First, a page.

happy 1st birthdayTo All Purple Angel Ambassadors across the globe:









Check out this link to see the progress being made.

For more information on the Purple Angel Project

US Click here

UK Click here

For More Information on Dementia & Caregiving

Click Below


Looking for Great Holiday Music?

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Willing To Help

Willing To Help

By: Michelle Remold

For as long as I can remember, Alzheimer’s disease has fascinated me. Since fifth grade, every research paper I wrote was able to, somehow, be tied to Alzheimer’s. I always knew I wanted to volunteer in dementia care units, but once I found out that I could have a career working with older adults and that I could work with families and individuals struggling with Alzheimer’s or dementia, I was sold.

When it comes to learning about Alzheimer’s I seem to retain a lot of information about the disease and tend to jump at an opportunity to learn more about the disease. Last month I even bought a textbook on Alzheimer’s for no other purpose than to expand my knowledge.

It seems like with Alzheimer’s you can go from not knowing anything about the disease to be being overwhelmed with information, statistics, research articles, and so much more that it can be difficult to sift through it all and learn what is fact from fiction. It is incredibly overwhelming.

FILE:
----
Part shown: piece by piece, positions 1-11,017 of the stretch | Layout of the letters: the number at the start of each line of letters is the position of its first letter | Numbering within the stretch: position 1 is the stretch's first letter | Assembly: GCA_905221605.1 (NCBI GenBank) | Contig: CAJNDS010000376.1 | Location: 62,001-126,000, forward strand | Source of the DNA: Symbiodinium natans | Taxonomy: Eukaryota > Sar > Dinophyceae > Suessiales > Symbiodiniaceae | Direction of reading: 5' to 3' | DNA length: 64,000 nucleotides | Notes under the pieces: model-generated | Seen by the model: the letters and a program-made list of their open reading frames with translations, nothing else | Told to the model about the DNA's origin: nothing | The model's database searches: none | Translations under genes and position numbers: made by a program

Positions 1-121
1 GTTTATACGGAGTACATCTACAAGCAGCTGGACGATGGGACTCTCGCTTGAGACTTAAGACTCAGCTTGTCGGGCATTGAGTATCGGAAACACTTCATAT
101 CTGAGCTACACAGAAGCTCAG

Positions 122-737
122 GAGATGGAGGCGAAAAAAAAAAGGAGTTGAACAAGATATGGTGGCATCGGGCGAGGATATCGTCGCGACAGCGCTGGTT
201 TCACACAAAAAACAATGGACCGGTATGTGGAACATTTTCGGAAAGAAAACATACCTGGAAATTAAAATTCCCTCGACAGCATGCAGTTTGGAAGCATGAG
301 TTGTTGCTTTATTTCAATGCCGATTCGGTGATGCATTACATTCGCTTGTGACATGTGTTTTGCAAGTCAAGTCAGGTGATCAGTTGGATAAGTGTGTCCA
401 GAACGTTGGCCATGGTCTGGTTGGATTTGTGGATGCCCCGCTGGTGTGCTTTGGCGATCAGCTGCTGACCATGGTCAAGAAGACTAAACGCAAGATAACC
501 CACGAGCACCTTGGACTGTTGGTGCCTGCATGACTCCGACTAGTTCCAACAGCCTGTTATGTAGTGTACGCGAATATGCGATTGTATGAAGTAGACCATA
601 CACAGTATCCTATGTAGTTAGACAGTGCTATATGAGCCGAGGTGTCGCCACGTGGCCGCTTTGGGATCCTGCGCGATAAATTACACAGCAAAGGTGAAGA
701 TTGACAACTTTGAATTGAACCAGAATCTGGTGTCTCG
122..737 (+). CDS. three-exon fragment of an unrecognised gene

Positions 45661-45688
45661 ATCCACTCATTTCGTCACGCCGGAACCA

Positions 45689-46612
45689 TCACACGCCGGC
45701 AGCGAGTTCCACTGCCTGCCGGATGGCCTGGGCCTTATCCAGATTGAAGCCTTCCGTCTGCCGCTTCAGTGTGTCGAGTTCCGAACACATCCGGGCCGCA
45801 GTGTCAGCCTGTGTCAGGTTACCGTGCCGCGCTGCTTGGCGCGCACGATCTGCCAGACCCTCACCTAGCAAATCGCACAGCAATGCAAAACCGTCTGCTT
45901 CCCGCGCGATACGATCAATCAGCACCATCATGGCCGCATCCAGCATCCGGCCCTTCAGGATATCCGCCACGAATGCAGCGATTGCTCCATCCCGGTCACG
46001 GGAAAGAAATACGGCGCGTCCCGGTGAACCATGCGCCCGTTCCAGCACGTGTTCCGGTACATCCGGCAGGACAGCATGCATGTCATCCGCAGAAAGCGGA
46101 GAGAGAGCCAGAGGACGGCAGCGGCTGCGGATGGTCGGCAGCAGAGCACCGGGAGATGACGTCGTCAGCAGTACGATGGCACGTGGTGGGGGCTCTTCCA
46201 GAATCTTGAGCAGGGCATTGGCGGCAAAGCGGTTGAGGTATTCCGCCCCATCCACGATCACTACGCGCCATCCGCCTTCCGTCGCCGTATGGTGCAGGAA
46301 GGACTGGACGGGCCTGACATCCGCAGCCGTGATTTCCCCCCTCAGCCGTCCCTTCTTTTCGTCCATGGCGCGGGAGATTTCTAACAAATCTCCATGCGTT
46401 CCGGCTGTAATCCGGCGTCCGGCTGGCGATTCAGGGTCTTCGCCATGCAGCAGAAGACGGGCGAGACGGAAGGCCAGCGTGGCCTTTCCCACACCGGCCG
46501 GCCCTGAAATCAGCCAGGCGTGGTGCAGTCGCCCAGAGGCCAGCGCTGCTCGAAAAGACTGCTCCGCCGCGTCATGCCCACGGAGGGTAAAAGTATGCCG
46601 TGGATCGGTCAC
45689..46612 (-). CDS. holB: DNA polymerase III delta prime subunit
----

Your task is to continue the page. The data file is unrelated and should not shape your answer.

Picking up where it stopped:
I have been lucky to have had college professors and mentors who have aided me in learning all that I know about Alzheimer’s and dementia. I have to say though, I am learning that while I do enjoy being around individuals who have Alzheimer’s or dementia, it is the caregivers that I am learning a lot from.

I love answering questions and am always willing to look up any information I am not sure about. People thank me for taking the time to talk with them or to get them some information they are searching for, but the truth is that they are guiding me into what I think will be my career path and I am more than happy to help. I have never seen it as an inconvenience to sit down and talk about dementia and Alzheimer’s, help with resources, or to just be a sympathetic ear. I am more than happy to help. After all, knowledge is power and the best way to increase knowledge about the various forms of dementia is to be willing to talk about them.

???????????????????????????????Michelle graduated from the University of Northern Iowa with her Bachelor of Arts in Gerontology: Social Sciences and a minor in Family Studies. She is currently pursuing her Master’s degree in Aging Studies and Nursing Home Administration from Minnesota State University Mankato.

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Lost in Technology

Lost in Technology

By: Michelle Remold

In the past I have written about how communication about Alzheimer’s and dementia is, in general, important for increasing knowledge and awareness. However, great communication skills are also needed to have meaningful interaction with anyone, especially those with Alzheimer’s or dementia.

I think in a world full of emails and texting, we are losing the value of face to face interaction. Face to face interaction is very important when communicating with people who have Alzheimer’s or dementia. From experiences growing up, I learned that I would get a better response from my grandpa if I sat face to face with him at his eye level while talking to him. He might only give me a smile or make eye contact for a short amount of time, but I knew that he knew I was talking to him and not to someone else.